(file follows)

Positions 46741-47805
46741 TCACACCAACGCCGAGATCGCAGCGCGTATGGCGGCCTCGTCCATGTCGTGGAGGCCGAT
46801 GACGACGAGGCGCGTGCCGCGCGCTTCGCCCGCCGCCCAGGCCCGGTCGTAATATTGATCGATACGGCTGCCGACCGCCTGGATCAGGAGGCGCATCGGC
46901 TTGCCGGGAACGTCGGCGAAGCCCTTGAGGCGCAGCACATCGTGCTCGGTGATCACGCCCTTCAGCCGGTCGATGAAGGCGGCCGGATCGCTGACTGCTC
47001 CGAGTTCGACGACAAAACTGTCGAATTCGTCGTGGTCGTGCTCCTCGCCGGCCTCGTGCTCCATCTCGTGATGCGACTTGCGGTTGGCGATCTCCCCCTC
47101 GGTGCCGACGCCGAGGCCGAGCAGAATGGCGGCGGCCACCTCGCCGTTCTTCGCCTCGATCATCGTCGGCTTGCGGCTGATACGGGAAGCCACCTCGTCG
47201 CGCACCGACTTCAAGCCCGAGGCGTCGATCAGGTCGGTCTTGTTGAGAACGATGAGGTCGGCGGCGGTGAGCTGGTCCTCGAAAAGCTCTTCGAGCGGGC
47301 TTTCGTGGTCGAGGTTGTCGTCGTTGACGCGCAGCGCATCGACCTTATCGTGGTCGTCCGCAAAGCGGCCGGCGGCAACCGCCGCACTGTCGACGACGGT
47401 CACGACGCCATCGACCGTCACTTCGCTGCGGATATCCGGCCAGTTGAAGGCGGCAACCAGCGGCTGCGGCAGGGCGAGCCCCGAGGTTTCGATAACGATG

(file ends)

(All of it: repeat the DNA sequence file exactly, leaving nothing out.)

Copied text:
Positions 46741-47805
46741 TCACACCAACGCCGAGATCGCAGCGCGTATGGCGGCCTCGTCCATGTCGTGGAGGCCGAT
46801 GACGACGAGGCGCGTGCCGCGCGCTTCGCCCGCCGCCCAGGCCCGGTCGTAATATTGATCGATACGGCTGCCGACCGCCTGGATCAGGAGGCGCATCGGC
46901 TTGCCGGGAACGTCGGCGAAGCCCTTGAGGCGCAGCACATCGTGCTCGGTGATCACGCCCTTCAGCCGGTCGATGAAGGCGGCCGGATCGCTGACTGCTC
47001 CGAGTTCGACGACAAAACTGTCGAATTCGTCGTGGTCGTGCTCCTCGCCGGCCTCGTGCTCCATCTCGTGATGCGACTTGCGGTTGGCGATCTCCCCCTC
47101 GGTGCCGACGCCGAGGCCGAGCAGAATGGCGGCGGCCACCTCGCCGTTCTTCGCCTCGATCATCGTCGGCTTGCGGCTGATACGGGAAGCCACCTCGTCG
47201 CGCACCGACTTCAAGCCCGAGGCGTCGATCAGGTCGGTCTTGTTGAGAACGATGAGGTCGGCGGCGGTGAGCTGGTCCTCGAAAAGCTCTTCGAGCGGGC
47301 TTTCGTGGTCGAGGTTGTCGTCGTTGACGCGCAGCGCATCGACCTTATCGTGGTCGTCCGCAAAGCGGCCGGCGGCAACCGCCGCACTGTCGACGACGGT
47401 CACGACGCCATCGACCGTCACTTCGCTGCGGATATCCGGCCAGTTGAAGGCGGCAACCAGCGGCTGCGGCAGGGCGAGCCCCGAGGTTTCGATAACGATG